“Lawyers were involved weeks ago”: the latest on Dawn Staley’s feud with Missouri
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COLUMBIA, S.C. (WOLO) — On Thursday, South Carolina women’s basketball coach Dawn Staley filed a lawsuit against University of Missouri Athletics Director Jim Sterk after a more than three-week public battle between both parties.
The civil lawsuit, filed in Richland County, South Carolina, stems from comments made by Sterk following the Tigers’ 64-54 loss to the Gamecocks on January 28 at Colonial Life Arena.
Two days after the loss, in a radio interview with Columbia, Missouri radio station KTGR, Sterk made several accusations against Dawn Staley and South Carolina’s fans in attendance during the loss.
“We had players spit on and called the N-word and things like that. … It was not a good environment, and unfortunately, I think Coach Staley promoted that kind of atmosphere. And it’s unfortunate that she felt she had to do that,” he said.
Staley is seeking $75,000 in damages, not including court or legal fees, citing Sterk’s “false, defamatory and reckless” statements.
Following No. 7 South Carolina’s 57-48 win over No. 24 LSU Thursday night, Staley deflected questions about the impending lawsuit.
“All questions can be referred to my attorney.”
Staley’s lawyer, Butch Bowers, was unavailable for comment Thursday afternoon.
According to experts ABC Columbia interviewed Thursday, the Hall of Fame coach Staley could face a steep climb in her legal battle with Sterk.
“The defendant will likely argue that she’s a public figure,” said one expert, choosing to remain anonymous. “That raises the standard… generally, you can prove defamation if you prove negligence i.e. you should have known better. But for public figures it’s a higher standard of at least recklessness, the purpose of that is to encourage robust public discussion.”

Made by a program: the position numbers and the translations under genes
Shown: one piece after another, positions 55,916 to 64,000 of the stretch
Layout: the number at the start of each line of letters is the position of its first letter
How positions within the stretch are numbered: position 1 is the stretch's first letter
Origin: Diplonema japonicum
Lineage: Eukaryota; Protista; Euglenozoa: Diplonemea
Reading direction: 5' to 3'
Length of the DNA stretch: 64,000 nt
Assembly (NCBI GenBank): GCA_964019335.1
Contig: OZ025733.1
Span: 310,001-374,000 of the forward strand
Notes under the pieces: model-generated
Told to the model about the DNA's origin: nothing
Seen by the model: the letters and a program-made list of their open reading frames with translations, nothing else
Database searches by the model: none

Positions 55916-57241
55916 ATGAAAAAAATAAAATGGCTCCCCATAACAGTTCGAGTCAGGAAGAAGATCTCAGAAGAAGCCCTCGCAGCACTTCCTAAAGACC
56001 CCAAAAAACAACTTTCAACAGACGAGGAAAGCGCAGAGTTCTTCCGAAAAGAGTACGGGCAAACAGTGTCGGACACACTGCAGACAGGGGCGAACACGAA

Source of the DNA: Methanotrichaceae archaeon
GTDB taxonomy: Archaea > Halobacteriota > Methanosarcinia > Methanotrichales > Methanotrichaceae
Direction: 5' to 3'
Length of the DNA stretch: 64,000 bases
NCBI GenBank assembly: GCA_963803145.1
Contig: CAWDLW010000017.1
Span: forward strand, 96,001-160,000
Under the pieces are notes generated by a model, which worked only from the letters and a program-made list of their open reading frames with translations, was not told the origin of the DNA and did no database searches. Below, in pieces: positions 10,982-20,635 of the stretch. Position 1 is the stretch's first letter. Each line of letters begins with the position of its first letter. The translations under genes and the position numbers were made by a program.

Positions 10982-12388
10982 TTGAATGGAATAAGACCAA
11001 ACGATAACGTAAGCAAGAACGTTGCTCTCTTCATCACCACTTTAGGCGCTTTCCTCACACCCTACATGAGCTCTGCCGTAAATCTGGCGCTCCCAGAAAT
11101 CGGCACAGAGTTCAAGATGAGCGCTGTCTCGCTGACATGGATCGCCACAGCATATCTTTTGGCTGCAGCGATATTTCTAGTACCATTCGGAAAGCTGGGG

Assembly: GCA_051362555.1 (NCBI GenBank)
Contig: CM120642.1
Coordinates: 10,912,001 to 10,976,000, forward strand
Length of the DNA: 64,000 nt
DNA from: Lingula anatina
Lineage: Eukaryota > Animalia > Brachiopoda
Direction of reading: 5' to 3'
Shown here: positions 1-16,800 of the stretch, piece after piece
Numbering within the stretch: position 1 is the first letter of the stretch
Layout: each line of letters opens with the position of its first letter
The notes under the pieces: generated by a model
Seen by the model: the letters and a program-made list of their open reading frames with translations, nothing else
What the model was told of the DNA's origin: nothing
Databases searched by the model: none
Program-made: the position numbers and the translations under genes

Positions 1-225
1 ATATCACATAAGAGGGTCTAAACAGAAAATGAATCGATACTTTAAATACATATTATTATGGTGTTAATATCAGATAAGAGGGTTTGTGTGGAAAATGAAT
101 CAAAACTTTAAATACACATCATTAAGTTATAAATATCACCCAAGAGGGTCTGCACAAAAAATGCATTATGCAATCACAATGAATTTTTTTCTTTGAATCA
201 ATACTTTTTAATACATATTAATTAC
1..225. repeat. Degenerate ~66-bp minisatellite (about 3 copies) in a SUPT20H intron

To put simply, for Staley to win the lawsuit, she must now prove that a) Sterk knew his comments were false when he made them and b) she (Staley) did not promote a hostile environment on January 28 during South Carolina’s game against Missouri.
“So actual malice requires a showing that the person who said the allegedly defamatory thing did so actually knowing it was false, or with reckless disregard as to the truth (they entertained serious doubts as to whether it was true and said it anyway). Basically, if he had a good faith belief for saying it and believed it was true, and didn’t say it with the intent of harming her reputation, he’ll probably win the lawsuit.”
Two hours after Staley’s lawsuit against Sterk was made public, SEC commissioner Greg Sankey fined Sterk $25,000 for his comments about Staley and South Carolinas fans.
“There is no place in this league for discord inside or outside of the arena,” said Greg Sankey, in a statement announcing the penalties.
“I have had multiple conversations over the past few weeks with representatives of both schools about the problems emanating from their Jan. 28 game, and it has been my desire for those issues to be mutually resolved between the athletic programs and individuals involved,” he said. “Unfortunately, a mutual resolution does not appear imminent. Our hope is that we can direct our focus back where it belongs — on our student-athletes and on-court competition.”
The timing of the fine seems odd on the surface, but sources close to SEC commissioner Greg Sankey told ABC Columbia Thursday night that the commissioner had participated in multiple talks with both parties and that “lawyers had been involved for weeks.”
“They hoped for a resolution before now,” said a source, choosing to remain anonymous. “Greg (Sankey) wanted to move on, but eventually he had to bring the issue to a head.”
USC officials and fans expected a reaction from the league and Missouri earlier. Athletics officials from South Carolina called for an apology even shortly after Sterk’s comments.
“I do believe a retraction is necessary from Jim Sterk’s comments,” said USC Athletics Director Ray Tanner on Wednesday, January 31.
Shortly after Sterk’s allegations, USC conducted an investigation into its fan behavior and security, interviewing security personnel and reviewing security camera footage taken during the game, but found no evidence supporting Sterk’s claims.
“We had an incident, so called, that we needed to check out and we did,” Tanner said on January 31. “We didn’t get any confirmation on that from seven people who were very closely involved in the situation.”
South Carolina state law requires an Alternative Dispute Resolution (ADR), which requires parties involved to meet with a neutral mediator within 210 days. If the two sides can’t settle the dispute out of court, the case will be tried.